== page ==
Passed/Failed: An education in the life of Dame Stella Rimington, former MI5 boss

'I went to school in a pony and trap'
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The Independent Online

Dame Stella Rimington, 71, was the first female Director-General of MI5. Her autobiography, Open Secret, was published in 2001, and her second novel, Secret Asset, is just out.

Spying is one thing but a security service lives by its records and its storage and access. At school I had extraordinarily neat exercise books and a photographic memory. When I used to recite stuff I was learning, I would know whether my mother, who was helping me, was listening or not, because I knew when she should have turned the page.

My first school was in Ingatestone village, Essex. This was in 1940, when we had been evacuated from London. One day we came out of school and the buses never came; they had all been commandeered to help the troops after Dunkirk. The bank manager arranged for us to be taken home in a pony and trap and after that we went to school every day in the pony and trap.

Then we moved to be with my grandmother in Wallasey, across the Mersey from Liverpool. The Nazis were bombing the Liverpool docks and we were awake most of the night; we didn't go to school at all until the inspectors saw us playing in the park.

Then my father got a job in Barrow-in-Furness, where the Vickers dockyard was bombed. When I got to seven, I was sent to Crosslands Convent in Furness Abbey. I felt they were slightly weird but they must have been better than I thought because, when my father got a job just outside Nottingham, I got into Nottingham Girls High School, which was the best in the area.

I think they gave us a very sound, broad-based education, which has stuck with me. They were jolly well determined that we should know things. Frankly, I think I had a better education than my daughters, who went to similar schools and don't know half as much. I think I was taught history particularly well and got quite a clear impression of the sweep of history and how one thing led to another. I was also taught English well and went on to do English at university.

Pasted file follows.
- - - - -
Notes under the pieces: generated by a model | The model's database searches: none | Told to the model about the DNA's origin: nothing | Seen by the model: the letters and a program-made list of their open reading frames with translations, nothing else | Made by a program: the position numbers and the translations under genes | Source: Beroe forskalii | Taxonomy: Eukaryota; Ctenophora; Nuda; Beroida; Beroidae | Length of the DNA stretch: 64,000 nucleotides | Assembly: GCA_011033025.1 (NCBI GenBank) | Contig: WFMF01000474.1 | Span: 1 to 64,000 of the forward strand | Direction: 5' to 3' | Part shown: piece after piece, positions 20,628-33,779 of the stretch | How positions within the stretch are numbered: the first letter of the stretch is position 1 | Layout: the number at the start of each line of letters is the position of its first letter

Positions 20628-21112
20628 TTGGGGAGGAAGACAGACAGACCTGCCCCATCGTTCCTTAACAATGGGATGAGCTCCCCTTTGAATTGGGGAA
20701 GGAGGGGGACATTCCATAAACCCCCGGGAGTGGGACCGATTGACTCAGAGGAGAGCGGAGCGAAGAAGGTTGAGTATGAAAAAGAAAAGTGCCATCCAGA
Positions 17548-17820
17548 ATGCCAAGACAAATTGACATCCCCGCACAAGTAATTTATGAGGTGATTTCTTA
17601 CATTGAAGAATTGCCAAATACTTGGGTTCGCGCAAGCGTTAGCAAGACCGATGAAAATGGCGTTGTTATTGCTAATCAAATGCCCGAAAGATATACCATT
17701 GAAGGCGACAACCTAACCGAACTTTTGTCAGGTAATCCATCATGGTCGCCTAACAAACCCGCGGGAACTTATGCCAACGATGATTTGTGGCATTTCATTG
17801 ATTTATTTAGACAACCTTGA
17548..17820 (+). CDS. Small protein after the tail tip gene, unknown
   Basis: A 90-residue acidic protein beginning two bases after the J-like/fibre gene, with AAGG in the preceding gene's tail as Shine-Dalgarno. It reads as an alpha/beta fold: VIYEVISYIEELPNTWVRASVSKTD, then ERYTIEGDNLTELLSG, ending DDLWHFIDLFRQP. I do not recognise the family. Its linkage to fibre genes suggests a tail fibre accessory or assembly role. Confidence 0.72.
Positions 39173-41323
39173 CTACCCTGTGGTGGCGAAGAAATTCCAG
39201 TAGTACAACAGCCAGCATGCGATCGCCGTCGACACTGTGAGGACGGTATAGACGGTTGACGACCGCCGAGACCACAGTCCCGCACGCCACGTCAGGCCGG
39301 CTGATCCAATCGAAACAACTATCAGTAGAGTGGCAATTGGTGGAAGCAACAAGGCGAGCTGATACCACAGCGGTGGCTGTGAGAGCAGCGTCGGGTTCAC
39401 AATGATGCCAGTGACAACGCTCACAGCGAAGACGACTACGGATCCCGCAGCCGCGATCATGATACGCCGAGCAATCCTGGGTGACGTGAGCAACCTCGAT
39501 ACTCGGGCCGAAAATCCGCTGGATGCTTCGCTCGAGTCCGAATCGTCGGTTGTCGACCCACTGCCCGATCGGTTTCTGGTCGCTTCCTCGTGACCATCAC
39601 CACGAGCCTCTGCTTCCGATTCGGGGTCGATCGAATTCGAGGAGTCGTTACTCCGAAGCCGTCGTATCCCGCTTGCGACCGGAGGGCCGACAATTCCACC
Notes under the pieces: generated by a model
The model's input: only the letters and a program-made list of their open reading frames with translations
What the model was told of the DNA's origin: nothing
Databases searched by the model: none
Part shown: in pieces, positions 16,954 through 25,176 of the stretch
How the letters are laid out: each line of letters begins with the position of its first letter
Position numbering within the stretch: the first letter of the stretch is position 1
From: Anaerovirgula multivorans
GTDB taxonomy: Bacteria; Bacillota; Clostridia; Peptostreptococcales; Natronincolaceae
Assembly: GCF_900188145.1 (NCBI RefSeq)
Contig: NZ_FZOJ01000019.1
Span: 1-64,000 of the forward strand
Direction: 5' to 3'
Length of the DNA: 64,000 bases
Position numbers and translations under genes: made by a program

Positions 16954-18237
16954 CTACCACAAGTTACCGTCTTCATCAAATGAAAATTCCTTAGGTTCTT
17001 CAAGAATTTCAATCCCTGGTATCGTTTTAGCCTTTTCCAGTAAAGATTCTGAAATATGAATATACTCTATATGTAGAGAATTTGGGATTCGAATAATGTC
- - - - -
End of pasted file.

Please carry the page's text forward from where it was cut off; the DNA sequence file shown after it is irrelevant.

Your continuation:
I took A-levels in English, History and Latin - and I failed Latin. I stayed on for another year and got it when I took it again.

I really did enjoy English language and literature at Edinburgh very much. My first year was easy, more or less a repeat of school, but you had to take two "outside" subjects - and the second bally one turned out to be Latin! I failed and went back at the end of the summer holidays to take it again. With my photographic memory, I learnt the set books by heart - a huge feat!

I enjoyed the whole 18th-century feel of the place: the Old Quad, the lecture rooms with wooden tiers of benches - and the "Battle of the Fish-heads" during the election for the rector when supporters of each candidate threw rotten fish at each other.

I got a second and did a postgraduate diploma in Liverpool on the study of records and the administration of archives. I had earlier been to the Careers Advisory Service. I was quite good at reading upside down and could read the notes the interviewer was making: "Ill-made face". She made only one suggestion that appealed, which was the Voluntary Service Overseas scheme; but, using my upside-down reading skills, I saw that the VSO interviewer had written "All nerves" on his pad. When I was in MI5, one of my annual reports in the Seventies said something like, "She is a pleasant colleague - even though she is a supporter of women's rights."